Thanks to the wonderful faculty of the National Clinician Scholars Program (NCSP) and especially my mentor, Joseph S. Ross, MD, MHS, I have learned how to wield research to effect policy change that is meaningful for patients. The focus of my work has been primarily on realigning incentives toward ensuring patients equitable access to truly safe and effective health technologies. As with many other issues, COVID-19 quickly became illustrative of the continued global disparities in access to newly developed and effective vaccines, therapeutics, and diagnostics. In the summer of 2020 when I was just starting fellowship, vaccine manufacturers were already making public statements about the possibility of COVID-19 becoming endemic, requiring routine boosters set at higher prices than the current “pandemic prices.”
Working with Ross and Jason Schwartz, PhD, I led a study examining 20-year pricing trends of a parallel vaccine for another endemic disease, influenza, and found that public and private sector prices rose steadily and beyond inflation despite a larger supply distributed and increased number of products and manufacturers. I discussed the implications of these findings on potential future pricing trends for COVID-19 vaccines before Congress as an invited witness earlier last year. In another study on COVID-19 vaccines with Jennifer E. Miller, PhD, and Ross, we found that among countries who hosted clinical trials for COVID-19 vaccines, high-income countries received disproportionately greater doses to vaccinate their populations compared to low- and middle-income country counterparts.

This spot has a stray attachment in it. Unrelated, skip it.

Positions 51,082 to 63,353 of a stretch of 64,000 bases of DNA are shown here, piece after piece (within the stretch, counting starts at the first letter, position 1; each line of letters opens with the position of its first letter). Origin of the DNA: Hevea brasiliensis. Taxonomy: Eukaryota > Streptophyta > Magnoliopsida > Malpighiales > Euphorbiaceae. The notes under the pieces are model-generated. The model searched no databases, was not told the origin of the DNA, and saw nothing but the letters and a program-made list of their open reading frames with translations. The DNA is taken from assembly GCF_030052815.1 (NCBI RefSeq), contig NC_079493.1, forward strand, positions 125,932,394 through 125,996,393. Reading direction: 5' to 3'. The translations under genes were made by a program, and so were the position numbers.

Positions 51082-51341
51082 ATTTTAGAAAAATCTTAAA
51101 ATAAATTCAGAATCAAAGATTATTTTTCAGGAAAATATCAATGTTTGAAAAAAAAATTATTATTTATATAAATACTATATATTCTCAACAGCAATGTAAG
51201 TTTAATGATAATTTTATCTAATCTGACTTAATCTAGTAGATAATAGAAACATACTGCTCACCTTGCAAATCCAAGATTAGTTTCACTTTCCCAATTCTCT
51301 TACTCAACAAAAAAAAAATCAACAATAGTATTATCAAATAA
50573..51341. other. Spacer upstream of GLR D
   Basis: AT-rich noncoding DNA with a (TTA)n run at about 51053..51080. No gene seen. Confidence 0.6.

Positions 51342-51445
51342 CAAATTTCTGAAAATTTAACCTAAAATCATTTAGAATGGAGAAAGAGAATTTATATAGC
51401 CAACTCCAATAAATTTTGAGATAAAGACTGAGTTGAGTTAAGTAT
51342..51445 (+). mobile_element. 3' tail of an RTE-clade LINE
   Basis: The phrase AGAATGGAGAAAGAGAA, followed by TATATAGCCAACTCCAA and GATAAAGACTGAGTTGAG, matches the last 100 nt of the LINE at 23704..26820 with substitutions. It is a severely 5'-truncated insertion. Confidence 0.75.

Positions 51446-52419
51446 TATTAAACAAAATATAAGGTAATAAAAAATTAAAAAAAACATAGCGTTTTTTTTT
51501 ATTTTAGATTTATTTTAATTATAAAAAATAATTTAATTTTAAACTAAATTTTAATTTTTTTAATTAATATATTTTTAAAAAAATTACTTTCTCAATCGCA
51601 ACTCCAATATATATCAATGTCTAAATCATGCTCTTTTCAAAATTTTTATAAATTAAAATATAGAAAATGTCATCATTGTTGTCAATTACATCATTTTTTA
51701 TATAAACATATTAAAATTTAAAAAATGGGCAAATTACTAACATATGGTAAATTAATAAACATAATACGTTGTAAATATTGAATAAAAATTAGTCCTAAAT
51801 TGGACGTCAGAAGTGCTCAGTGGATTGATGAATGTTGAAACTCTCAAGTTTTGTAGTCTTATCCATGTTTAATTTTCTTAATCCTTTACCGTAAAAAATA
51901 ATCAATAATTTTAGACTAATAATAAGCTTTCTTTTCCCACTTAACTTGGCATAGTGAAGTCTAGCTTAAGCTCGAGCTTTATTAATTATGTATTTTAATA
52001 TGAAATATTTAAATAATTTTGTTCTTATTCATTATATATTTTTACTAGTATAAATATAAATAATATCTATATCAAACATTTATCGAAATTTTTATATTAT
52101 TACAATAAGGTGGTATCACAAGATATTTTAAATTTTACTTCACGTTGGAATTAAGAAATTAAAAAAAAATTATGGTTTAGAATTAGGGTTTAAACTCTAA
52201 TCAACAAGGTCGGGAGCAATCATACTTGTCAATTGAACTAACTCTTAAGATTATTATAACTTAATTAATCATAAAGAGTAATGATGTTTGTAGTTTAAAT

Besides COVID-19, I have also studied FDA’s enforcement of clinical trials results information reporting as mandated by law, whether the priority review voucher awarded by the FDA is a necessary incentive, changes in out-of-pocket prescription drug costs for common conditions affecting Medicare beneficiaries, and the impact of regulatory decisions and proposals on patients. I’ve had the fortunate opportunity to engage policymakers on this research and offer recommendations on various proposals. In addition to rigorous methodological skills, the NCSP has also provided me training on how to translate research effectively to a broader audience through editorials in news media. Finally, a tremendously rewarding part of this fellowship has been the opportunity to work closely with so many stellar students and trainees, allowing me to pay it forward in a small way for the incredible mentorship and sponsorship I’ve received here at Yale through the NCSP.